In 2008 I started tracking my annual reading and setting a goal of reading 52 books each year. I knew I wasn’t reading as much I wanted to and the goal helped motivate me to make better use of my time. Of the 54 books I read in 2013, here is my totally subjective list of the top 10 books that I enjoyed or benefited from the most. Or you can my top 10 from 2012 or 2011.
1. Eric Metaxes, Bonhoeffer: Pastor, Martyr, Prophet, Spy
I’ve admired Bonhoeffer since I was a teenager. Metaxes is an excellent storyteller and this biography is a compelling read.
2. N.D. Wilson, Death by Living: Life is Meant to Be Spent
Wilson is one of my favourite writers and this book did not disappoint. A poetic call to spend your life for something that matters.
3. Jared Wilson, The Pastor’s Justification
Jared Wilson makes my top 10 for the third straight year. I found this reflection on pastoral ministry to be convicting, liberating and encouraging. A worthwhile read for any pastor.
4. Alister McGrath, CS Lewis – A Life: Eccentric Genius, Reluctant Prophet
This is a well researched and well written biography of one of the most interesting theological figures of the 20th century. I learned so much about Lewis, his relationships, and the context of his writings that I was unaware of.
5. Brother Andrew & Al Janssen, Secret Believers: What Happens When Muslims Believe in Christ
I read this in advance of my trip to the Middle East and found it a powerful story. And then I was astounded as I got to know brothers who told similar stories of their lives.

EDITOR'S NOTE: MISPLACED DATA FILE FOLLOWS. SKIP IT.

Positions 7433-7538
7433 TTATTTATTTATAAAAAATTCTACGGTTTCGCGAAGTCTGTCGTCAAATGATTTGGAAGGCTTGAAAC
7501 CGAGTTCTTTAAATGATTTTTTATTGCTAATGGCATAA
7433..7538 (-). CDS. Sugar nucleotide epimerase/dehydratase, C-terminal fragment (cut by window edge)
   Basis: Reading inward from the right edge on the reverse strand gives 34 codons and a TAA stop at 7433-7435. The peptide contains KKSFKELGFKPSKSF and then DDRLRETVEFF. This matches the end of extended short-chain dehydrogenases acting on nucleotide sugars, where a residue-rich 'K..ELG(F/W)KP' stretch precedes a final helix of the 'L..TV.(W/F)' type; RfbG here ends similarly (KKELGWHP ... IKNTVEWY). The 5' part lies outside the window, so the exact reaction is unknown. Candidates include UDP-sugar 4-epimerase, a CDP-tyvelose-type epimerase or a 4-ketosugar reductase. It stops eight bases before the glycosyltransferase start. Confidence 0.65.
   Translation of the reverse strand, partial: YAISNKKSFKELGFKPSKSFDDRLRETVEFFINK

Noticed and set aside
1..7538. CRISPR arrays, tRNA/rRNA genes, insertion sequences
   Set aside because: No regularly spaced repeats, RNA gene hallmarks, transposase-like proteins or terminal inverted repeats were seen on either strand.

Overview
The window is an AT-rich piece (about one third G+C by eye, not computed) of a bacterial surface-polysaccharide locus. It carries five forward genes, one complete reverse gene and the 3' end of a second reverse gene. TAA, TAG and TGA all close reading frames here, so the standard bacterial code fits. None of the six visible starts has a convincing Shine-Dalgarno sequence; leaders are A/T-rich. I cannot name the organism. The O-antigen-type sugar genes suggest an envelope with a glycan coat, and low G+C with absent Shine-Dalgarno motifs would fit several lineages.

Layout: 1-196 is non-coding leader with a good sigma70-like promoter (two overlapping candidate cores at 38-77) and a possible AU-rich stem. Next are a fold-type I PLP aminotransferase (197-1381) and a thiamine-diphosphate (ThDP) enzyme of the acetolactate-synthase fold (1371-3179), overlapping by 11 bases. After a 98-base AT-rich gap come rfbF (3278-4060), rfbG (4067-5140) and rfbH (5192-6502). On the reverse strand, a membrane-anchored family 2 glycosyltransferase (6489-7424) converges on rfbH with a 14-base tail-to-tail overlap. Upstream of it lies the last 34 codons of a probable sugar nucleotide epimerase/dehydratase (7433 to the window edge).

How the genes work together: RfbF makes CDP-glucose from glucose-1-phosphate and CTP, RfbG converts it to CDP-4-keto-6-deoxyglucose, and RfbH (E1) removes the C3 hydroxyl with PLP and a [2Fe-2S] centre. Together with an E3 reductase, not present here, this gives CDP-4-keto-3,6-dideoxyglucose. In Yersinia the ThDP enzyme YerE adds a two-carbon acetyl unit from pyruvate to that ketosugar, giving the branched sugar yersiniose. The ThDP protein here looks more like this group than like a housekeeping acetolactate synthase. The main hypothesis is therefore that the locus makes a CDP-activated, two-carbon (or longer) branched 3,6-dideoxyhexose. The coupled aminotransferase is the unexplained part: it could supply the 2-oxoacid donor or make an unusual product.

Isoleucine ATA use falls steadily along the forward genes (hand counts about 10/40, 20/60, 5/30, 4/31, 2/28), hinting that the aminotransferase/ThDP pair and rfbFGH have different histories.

6. John Piper, Bloodlines: Race, Cross and the Christian
Piper shares his own story of growing up in the segregated south, outlines the complicated problems of racism in America and points to the gospel as the only ultimate hope for ethnic harmony.
7. Eric Metaxes, Amazing Grace: William Wilberforce and the Heroic Campaign to End Slavery
Before he wrote Bonhoeffer, Metaxes’ first biography was of Wilberforce the evangelical politician and activist who out of love for God devoted his live to the end of the slave trade. Metaxes is such a compelling storyteller.
8. Carl Trueman, Fools Rush in Where Monkeys Fear to Tread: Taking Aim at Everyone
In this collection of essays, Trueman gives an insightful, probing and humorous look at church and culture.
9. Thomas Schreiner, Galatians (Zondervan Exegetical Commentary on the New Testament)
I purchase and read a lot of commentaries for my preaching, this is the only one that I’ve every enjoyed so much that I felt compelled to contact and thank the author. An excellent work.
10. R.C. Sproul, Chosen by God
This classic text is a helpful explanation of the biblical teaching on God’s election.
No Tim Keller?!?!?
This is the first year in many that a Tim Keller book (or two) haven’t been near the top of this list. Keller did produce two books this year, as he does most years, so what gives? I read Center Church at the end of last year and it topped my list. I finished Every Good Endeavor in January, but didn’t find it terribly helpful. Keller published Walking with God Through Pain and Suffering in October. I’m about two thirds through it and its excellent. I haven’t yet started Encounters with Jesus, which released at the end of November. So, I’m sure he’ll make a return.
Happy reading everyone!